But the truth is, practicing feminism on a daily basis is hard, even for women. It's so easy to insult women in our culture, it's so acceptable to trivialize a woman's appearance or intelligence, and call her "crazy" or a "bitch" instead of actually debating her perspective analytically or philosophically. Even in this essay, the low hanging fruit would just be to hate on Lily Allen as a person rather than elucidating how her dismissiveness of feminism erases the challenges that the majority of women in this country still face, even if it is her valid personal experience that she has been able to do all the things she's wanted to do, regardless of her gender.

Because if you're really a feminist, then you don't throw women under the bus to benefit yourself, or to benefit your feminist line of reasoning. So I do not want to minimize cases like the science professor or Nancy Pelosi, I want to celebrate them. But I believe that it is possible to celebrate the outliers, while calling attention to what they are--incredible, motivated, lucky, talented, brilliant women who have successfully navigated systems that are not set up for them to succeed.

Saturday, January 18, 2014

Violence at Home: What Torture in Nigeria Has to Do with LGBTQ Americans

Arrests and torture of gays and lesbians in Nigeria have increased this month leading up to and in the wake of the "Same Sex Marriage Prohibition Act" being signed by President Goodluck Jonathan on January 7th. According to this NPR story, the Act is a "political football" to distract citizens from other governmental goings-on and encourage people to scapegoat and abuse LGBTQ people--people who are already under siege given that homosexual sex is illegal in the country. In some parts of the country, it's punishable by death.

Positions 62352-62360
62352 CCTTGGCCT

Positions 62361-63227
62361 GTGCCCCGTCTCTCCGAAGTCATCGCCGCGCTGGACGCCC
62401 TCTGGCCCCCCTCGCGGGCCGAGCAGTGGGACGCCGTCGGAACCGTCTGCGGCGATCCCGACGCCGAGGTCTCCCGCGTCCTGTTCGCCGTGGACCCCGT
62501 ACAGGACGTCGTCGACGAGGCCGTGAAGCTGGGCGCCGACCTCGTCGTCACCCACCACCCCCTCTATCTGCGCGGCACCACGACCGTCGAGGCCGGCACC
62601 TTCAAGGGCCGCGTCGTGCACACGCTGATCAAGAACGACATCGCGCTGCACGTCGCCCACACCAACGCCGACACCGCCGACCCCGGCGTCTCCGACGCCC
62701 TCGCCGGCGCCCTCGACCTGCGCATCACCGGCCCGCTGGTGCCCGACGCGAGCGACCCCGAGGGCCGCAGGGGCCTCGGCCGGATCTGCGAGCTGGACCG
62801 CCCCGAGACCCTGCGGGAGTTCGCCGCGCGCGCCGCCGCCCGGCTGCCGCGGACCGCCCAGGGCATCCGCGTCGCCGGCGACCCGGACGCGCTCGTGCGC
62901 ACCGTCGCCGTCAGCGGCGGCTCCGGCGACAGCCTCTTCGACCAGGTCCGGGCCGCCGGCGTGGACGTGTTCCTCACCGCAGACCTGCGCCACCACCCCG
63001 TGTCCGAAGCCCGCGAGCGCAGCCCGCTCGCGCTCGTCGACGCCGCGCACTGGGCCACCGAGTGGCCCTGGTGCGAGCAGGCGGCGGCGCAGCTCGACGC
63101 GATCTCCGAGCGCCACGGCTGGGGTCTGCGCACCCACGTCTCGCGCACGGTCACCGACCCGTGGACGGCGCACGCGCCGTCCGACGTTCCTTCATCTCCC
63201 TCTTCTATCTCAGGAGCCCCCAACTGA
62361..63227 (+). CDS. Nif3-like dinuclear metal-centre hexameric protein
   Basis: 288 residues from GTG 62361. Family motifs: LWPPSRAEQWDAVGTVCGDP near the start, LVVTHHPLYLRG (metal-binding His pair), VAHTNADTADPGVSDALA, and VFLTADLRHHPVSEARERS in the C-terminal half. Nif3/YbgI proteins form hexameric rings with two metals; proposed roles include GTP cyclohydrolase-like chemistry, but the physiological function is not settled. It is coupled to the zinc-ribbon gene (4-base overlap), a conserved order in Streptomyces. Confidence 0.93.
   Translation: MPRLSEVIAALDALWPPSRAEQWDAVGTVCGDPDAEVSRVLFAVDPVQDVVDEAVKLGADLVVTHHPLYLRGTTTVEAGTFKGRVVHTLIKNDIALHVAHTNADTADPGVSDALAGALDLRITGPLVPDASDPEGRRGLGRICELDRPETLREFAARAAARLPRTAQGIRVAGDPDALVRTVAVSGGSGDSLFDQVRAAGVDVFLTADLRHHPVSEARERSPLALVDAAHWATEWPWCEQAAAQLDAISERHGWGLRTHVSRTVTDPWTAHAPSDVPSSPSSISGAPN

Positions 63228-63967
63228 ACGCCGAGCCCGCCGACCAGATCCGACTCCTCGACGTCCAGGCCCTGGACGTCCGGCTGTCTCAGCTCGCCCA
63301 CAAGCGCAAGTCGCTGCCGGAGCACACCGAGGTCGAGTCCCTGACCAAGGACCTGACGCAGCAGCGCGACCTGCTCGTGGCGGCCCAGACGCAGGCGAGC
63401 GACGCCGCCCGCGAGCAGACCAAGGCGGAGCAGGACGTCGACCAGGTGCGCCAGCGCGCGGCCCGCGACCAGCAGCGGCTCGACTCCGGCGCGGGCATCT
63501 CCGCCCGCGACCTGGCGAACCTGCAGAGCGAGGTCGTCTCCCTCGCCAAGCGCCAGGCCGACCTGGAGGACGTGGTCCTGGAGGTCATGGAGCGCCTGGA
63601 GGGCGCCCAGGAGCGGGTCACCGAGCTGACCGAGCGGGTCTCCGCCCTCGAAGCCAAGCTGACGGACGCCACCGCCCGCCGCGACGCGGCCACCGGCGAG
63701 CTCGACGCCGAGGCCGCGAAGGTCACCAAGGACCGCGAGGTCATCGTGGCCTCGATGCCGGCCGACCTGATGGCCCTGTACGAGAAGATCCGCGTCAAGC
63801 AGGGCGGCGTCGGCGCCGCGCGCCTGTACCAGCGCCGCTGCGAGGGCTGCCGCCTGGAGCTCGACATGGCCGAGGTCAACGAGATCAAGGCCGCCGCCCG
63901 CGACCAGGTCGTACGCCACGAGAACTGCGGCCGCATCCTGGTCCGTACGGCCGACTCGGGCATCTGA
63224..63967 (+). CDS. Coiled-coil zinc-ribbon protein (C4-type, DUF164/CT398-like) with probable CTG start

It can be a very American impulse to gasp at this terrible news and shake our heads at the 39 African countries with laws against homosexuality and think 'well thank goodness we are nothing like that in America.'

And while we absolutely should condemn all abhorrent violations of human rights like those happening right now in Nigeria, we certainly cannot give our country a pass. Because the fact is, while LGBTQ people have certainly gained many rights in the last few decades, we too are still disproportionately under siege for all kinds of violence, particularly against LGBTQ people of color and transgender women.

Reported Anti-LGBTQ Homicides in 2012 (NCAVP)
Looking at the statistics above gathered by the National Coalition of Anti-Violence Programs (NCAVP) on reported anti-LGBTQ homicides is sobering, all the more so because the total number of homicides is very conservative--including only homicides that could be confirmed by police as being hate-motivated.

In 2012, there were also 2,016 reports of anti-LGBTQ violence in the U.S. that did not result in death, according to NCAVP's report. Over two-thousand instances...that works out to over five acts of reported violence against LGBTQ people every single day of the year.

What's difficult to capture numerically is the volume of violence LGBTQ people experience that does not result in a police report. LGBTQ victims may choose not to report violence they've experienced for many valid reasons, often because they fear for their safety from the police and/or retribution from the perpetrator if they report the crime.

I was talking about the spike in anti-LGBTQ violence in Nigeria with a friend of mine who is in his mid-sixties. He agreed that anti-LGBTQ violence in the U.S. often gets dis-remembered or ignored. He said that three times in his life people have tried to kill him because he is gay. Once as a young adolescent, a group of boys tried to drown him in lake. As a young adult, a man invited my friend to his house for lunch and then with an accomplice, tied him up and put a knife to his throat, only not stabbing him because his accomplice urged him not to. As a parent, he was in his home with his child when a cluster of bullets came whizzing through the wall of the house. He strongly suspected it was a homophobic neighbor of his.

Throughout his life, he has been a target. But he is American. And white. And cisgender. He is a relatively privileged member of the LGBTQ community yet he has had to endure extremely traumatizing events as punishment for his gay identity. Can you just imagine what it must be like for even more marginalized members of the LGBTQ community? The stories they would tell about what they've survived?

We are not so different from other countries. We are not off the hook. And we should not be satisfied with changes just made in law books. LGBTQ people around the world deserve better than this.

Thursday, December 5, 2013

Writing Privilege on My Face

I found it eerily beautiful when we unveiled the twenty large photos at the gallery opening of "The